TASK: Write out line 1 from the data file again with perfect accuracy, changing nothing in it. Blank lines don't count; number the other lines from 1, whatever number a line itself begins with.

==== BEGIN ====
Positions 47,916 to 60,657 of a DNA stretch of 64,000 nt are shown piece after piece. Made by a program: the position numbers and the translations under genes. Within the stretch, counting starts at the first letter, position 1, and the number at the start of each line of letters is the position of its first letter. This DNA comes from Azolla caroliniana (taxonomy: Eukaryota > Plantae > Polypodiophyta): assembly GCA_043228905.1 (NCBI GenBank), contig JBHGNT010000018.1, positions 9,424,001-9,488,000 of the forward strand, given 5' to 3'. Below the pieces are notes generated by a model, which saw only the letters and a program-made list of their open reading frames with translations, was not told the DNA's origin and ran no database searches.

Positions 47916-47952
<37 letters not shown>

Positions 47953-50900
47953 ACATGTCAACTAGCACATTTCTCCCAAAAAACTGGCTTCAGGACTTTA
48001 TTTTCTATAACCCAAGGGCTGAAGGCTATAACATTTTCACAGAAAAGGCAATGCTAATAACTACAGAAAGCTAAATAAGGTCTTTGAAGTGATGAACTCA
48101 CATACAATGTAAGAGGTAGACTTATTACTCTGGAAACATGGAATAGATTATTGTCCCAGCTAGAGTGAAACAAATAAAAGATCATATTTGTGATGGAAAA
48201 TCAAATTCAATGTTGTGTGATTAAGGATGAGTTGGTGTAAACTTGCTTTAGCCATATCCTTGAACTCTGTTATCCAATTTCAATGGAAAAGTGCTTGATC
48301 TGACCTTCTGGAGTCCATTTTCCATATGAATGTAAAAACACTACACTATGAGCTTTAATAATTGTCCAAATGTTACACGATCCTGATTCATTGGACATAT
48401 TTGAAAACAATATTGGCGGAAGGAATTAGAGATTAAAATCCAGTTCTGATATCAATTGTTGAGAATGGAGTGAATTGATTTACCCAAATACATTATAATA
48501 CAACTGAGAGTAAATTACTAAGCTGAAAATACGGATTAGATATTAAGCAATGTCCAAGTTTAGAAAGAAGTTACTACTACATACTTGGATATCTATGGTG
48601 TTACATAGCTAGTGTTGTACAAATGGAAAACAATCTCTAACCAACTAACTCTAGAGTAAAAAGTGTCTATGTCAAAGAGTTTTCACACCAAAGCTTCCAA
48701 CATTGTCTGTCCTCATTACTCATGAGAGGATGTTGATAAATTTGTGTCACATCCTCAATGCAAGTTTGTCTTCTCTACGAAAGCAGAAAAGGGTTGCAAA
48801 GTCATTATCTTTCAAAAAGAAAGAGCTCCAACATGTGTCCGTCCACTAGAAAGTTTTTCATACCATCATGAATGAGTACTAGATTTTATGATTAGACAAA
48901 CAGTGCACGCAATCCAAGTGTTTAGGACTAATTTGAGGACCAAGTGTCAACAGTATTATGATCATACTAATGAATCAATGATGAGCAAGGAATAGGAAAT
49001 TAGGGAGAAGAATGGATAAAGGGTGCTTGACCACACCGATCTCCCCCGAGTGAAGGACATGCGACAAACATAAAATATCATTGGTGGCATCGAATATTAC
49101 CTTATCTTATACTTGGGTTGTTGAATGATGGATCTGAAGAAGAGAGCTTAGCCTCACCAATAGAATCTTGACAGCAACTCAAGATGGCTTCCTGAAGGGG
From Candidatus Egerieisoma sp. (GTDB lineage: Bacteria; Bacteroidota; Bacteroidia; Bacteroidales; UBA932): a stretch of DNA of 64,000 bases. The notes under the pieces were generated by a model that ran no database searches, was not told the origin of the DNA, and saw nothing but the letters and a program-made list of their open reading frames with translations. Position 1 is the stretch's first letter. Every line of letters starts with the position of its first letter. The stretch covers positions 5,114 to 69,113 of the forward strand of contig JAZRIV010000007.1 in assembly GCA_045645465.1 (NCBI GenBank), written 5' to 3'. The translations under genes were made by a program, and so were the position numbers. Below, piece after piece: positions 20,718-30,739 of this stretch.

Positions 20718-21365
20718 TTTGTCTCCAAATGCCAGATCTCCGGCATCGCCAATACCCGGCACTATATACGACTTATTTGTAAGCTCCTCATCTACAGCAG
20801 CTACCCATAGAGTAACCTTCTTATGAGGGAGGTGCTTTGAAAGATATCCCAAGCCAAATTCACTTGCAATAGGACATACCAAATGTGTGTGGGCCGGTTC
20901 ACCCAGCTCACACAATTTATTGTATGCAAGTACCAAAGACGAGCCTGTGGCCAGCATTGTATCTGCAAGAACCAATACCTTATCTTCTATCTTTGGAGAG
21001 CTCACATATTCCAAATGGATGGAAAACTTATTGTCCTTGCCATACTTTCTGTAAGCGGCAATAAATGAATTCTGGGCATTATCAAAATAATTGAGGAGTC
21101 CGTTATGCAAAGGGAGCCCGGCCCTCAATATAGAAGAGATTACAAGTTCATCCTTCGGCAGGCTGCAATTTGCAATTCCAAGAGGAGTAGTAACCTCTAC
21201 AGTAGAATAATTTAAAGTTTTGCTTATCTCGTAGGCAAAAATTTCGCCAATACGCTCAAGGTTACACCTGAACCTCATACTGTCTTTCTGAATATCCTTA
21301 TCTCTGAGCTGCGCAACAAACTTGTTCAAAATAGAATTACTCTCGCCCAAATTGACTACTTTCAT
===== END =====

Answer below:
Positions 47,916 to 60,657 of a DNA stretch of 64,000 nt are shown piece after piece. Made by a program: the position numbers and the translations under genes. Within the stretch, counting starts at the first letter, position 1, and the number at the start of each line of letters is the position of its first letter. This DNA comes from Azolla caroliniana (taxonomy: Eukaryota > Plantae > Polypodiophyta): assembly GCA_043228905.1 (NCBI GenBank), contig JBHGNT010000018.1, positions 9,424,001-9,488,000 of the forward strand, given 5' to 3'. Below the pieces are notes generated by a model, which saw only the letters and a program-made list of their open reading frames with translations, was not told the DNA's origin and ran no database searches.